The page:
Smallholder plots are usually harvested by hand. The plants are cut at 2 to 3 cm above the soil and left on the ground to dry. Mechanical harvesting is now common, using specially adapted cutter-binders or simpler cutters.
The cut hemp is laid in swathes to dry for up to four days. This was traditionally followed by retting, either water retting (the bundled hemp floats in water) or dew retting (the hemp remains on the ground and is affected by the moisture in dew moisture, and by molds and bacterial action). Modern processes use steam and machinery to separate the fibre, a process known as thermo-mechanical pulping
*Hemp has been grown for at least the last 12,000 years for fiber (textiles and paper) and food. It has been effectively prohibited in the United States since the 1950s.
*George Washington and Thomas Jefferson both grew hemp. Ben Franklin owned a mill that made hemp paper. Jefferson drafted the Declaration of Independence on hemp paper.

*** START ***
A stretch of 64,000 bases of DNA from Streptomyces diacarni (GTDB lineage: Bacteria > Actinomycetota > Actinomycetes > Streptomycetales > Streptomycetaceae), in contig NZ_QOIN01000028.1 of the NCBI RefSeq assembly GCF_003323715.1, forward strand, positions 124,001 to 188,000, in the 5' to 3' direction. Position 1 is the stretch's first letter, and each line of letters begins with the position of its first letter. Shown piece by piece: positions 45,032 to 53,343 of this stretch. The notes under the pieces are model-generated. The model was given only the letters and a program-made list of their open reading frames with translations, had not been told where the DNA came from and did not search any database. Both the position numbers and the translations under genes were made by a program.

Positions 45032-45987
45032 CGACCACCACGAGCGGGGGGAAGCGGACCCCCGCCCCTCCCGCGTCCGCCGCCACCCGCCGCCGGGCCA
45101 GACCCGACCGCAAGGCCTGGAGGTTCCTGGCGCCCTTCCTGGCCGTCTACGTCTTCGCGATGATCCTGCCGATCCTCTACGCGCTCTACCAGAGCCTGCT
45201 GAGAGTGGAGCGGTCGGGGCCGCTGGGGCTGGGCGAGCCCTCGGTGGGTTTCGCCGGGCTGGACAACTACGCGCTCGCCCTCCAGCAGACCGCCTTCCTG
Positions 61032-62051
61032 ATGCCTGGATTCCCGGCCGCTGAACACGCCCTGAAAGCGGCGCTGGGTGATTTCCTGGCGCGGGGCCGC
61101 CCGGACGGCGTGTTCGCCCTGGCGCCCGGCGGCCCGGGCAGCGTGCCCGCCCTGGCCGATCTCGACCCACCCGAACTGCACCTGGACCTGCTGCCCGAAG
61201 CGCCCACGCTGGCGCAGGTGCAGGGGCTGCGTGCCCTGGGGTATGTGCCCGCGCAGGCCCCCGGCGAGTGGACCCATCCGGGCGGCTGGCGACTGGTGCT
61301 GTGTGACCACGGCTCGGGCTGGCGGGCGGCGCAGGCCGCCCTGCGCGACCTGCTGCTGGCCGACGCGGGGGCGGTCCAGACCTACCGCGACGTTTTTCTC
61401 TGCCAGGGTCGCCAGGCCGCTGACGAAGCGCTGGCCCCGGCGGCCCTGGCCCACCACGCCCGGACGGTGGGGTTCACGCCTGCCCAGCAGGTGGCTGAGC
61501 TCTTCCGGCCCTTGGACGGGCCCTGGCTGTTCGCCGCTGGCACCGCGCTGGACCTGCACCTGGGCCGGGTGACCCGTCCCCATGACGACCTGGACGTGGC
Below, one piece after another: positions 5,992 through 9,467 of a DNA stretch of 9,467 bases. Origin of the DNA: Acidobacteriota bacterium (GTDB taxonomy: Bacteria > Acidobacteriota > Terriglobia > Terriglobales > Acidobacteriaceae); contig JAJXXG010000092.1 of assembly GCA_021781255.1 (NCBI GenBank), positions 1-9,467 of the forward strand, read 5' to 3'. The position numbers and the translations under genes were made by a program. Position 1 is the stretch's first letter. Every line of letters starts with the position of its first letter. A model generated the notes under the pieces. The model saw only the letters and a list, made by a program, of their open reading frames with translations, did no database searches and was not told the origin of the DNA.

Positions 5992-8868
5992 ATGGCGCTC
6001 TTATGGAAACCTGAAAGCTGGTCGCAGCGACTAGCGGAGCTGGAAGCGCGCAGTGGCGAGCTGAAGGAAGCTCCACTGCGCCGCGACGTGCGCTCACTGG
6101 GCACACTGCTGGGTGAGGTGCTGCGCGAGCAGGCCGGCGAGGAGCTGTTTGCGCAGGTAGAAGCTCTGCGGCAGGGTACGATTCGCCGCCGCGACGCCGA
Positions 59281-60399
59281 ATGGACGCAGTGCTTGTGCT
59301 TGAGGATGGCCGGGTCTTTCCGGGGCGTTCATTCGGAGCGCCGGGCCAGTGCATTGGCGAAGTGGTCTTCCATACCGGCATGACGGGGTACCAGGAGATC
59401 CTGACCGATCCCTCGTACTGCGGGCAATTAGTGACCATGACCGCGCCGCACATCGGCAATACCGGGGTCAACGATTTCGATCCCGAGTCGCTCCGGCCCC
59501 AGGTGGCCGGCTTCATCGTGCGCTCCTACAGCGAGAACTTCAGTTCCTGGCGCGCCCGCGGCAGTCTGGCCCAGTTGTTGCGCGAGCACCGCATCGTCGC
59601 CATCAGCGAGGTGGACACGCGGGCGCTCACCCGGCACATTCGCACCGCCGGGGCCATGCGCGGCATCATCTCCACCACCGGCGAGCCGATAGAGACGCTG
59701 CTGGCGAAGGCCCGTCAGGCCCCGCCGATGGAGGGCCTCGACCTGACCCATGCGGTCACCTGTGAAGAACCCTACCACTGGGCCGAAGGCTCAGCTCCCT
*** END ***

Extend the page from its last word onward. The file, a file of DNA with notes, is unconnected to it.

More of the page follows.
*When US sources of “Manila hemp” (not true hemp) was cut off by the Japanese in WWII, the US Army and US Department of Agriculture promoted the “Hemp for Victory” campaign to grow hemp in the US.
*Because of its importance for sails (the word “canvass” is rooted in “cannabis”) and rope for ships, hemp was a required crop in the American colonies.
*Henry Ford experimented with hemp to build car bodies. He wanted to build and fuel cars from farm products.
*BMW is experimenting with hemp materials in automobiles as part of an effort to make cars more recyclable.
*Much of the bird seed sold in the US has hemp seed (it’s sterilized before importation), the hulls of which contain about 25% protein.
*Hemp oil once greased machines. Most paints, resins, shellacs, and varnishes used to be made out of linseed (from flax) and hemp oils.
*Rudolph Diesel designed his engine to run on hemp oil.
*Kimberly Clark (on the Fortune 500) has a mill in France which produces hemp paper preferred for bibles because it lasts a very long time and doesn’t yellow.
*Construction products such as medium density fiber board, oriented strand board, and even beams, studs and posts could be made out of hemp. Because of hemp’s long fibers, the products will be stronger and/or lighter than those made from wood.
*The products that can be made from hemp number over 25,000.